The liberal attitude of the Catholic Church toward pagan knowledge: For the most part they seemed to feel little threat from pagan philosophy etc. This is seen in the emergence of the theologian-natural philosophers who had backgrounds in natural philosophy as well as theology (as a result of the emphasis on science in the medieval university). These Medieval Scholastics had a spirit of free inquiry, emphasized reason, had a profound sense that seeking to understand how the world operated was a laudable undertaking, and they created a core of problems to be studied. (EG 202) Thus, William of Ockham, "Assertions...concerning natural philosophy, which do not pertain to theology, should not be solemnly condemned or forbidden to anyone, since in such matters everyone should be free to say freely whatever he pleases." (c. 1330; EG 201) and Nicole Oresme invoking reason to repudiate arguments for the eternity of the world: "I want to demonstrate the opposite according to natural philosophy and mathematics. In this way it will become clear that Aristotle's arguments are not conclusive." (EG 201) Medieval natural philosophers (e.g. Buridan) sought to investigate the "common course of nature," not the uncommon or miraculous course. They described this as "speaking naturally" (loquendo naturaliter)-speaking in terms of natural science, not faith or theology. (EG 195) They were thus able to avoid theological condemnation, since they still allowed God the miraculous or out of the ordinary.
 
Three preconditions for the development of modern science were thus laid down in the Middle Ages: 1) the translation of Greco-Arabic works on science and natural philosophy into Latin, 2) the formation of the Medieval University, and 3) the emergence of the theologian-natural philosophers. (EG 171)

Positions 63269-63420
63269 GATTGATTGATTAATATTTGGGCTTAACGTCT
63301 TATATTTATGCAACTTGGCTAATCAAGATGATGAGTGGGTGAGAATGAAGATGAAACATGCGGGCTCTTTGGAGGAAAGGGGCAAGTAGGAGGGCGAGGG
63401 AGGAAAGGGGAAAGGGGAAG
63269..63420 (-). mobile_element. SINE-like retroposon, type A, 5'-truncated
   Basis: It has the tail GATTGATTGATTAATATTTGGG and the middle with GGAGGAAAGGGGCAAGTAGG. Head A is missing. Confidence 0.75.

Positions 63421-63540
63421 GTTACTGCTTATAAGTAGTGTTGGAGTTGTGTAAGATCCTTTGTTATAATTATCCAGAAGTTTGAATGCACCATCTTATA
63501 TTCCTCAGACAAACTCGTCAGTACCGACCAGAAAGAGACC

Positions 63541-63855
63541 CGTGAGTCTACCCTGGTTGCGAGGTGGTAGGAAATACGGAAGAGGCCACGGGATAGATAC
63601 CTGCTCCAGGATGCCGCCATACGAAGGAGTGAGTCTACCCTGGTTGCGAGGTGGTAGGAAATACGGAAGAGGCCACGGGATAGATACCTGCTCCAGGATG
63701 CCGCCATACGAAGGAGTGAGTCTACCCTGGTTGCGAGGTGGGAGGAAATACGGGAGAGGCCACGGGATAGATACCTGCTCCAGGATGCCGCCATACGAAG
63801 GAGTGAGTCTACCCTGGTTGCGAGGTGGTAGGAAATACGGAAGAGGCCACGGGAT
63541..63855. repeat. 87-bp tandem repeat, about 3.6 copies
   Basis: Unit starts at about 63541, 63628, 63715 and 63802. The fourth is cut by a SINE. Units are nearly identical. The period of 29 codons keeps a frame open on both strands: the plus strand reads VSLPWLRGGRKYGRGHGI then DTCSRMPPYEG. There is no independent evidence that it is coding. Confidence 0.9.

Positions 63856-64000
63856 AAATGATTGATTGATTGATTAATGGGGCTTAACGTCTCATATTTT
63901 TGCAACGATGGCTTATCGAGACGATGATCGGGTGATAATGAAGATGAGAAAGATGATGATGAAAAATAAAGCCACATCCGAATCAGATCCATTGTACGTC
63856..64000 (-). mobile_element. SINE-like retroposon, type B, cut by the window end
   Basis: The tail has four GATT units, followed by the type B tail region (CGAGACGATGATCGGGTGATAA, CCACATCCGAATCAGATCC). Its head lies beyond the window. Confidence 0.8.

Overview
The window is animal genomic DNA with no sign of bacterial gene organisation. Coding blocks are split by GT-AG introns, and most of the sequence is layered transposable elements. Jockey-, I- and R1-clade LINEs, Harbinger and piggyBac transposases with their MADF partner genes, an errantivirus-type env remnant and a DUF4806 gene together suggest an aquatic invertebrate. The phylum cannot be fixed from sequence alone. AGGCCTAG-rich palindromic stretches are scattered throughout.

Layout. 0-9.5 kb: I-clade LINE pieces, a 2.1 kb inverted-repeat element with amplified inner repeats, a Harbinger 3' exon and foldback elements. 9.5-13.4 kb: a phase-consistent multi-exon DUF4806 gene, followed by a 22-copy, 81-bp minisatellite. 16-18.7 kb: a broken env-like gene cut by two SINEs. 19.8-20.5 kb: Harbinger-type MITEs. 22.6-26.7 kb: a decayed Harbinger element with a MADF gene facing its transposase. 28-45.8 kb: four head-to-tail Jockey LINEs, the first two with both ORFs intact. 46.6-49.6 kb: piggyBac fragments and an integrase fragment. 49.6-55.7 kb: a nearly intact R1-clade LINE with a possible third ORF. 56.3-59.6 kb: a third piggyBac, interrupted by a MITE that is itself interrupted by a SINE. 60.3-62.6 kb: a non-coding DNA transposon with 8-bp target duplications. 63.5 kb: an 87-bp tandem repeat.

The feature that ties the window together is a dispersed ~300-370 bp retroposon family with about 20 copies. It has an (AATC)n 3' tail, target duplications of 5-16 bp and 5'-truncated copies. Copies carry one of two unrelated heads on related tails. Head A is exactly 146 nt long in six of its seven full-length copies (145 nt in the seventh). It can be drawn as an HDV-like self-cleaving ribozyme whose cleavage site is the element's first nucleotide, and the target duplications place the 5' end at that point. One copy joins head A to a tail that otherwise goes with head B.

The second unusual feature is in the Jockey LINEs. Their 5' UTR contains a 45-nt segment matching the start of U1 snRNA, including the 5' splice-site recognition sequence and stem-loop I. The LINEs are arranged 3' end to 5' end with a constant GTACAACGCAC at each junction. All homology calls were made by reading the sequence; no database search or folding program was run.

Many of the key works on science and mathematics in the middle ages are readily available in translation. The items displayed at the workshop are all from The Great Books of the Western World set: v 7, Plato; v. 8 & 9, Aristotle; v. 10 Hippocrates & Galen; v. 11 Euclid, Archimedes, Apollonius of Perga, and Nicomachus; v. 16, Ptolemy (this is not considered a particularly good translation, a better one was made in the 1980's); v. 19 & 20, Thomas Aquinas.
 
 
Examples of Some Scientific Instruments Typical of the Middle Ages
 
References:
  1. AC= Crombie, A. C. Medieval and Early Modern Science. Doubleday & Co. Inc. Garden City (1959).
  2. DL= Lindberg, David C. The Beginnings of Western Science: The European Scientific Traditions in Philosophical, Religious, and Institutional Context, 600 B.C. to A.D. 1450. University of Chicago Press. Chicago (1992).
  3. EG= Grant, Edward. The Foundations of Modern Science in the Middle Ages. Cambridge University Press. Cambridge (1996).

Workshops Medieval Science & Scientific Instruments

References

 
© R. Paselk
Last modified 6 August 1999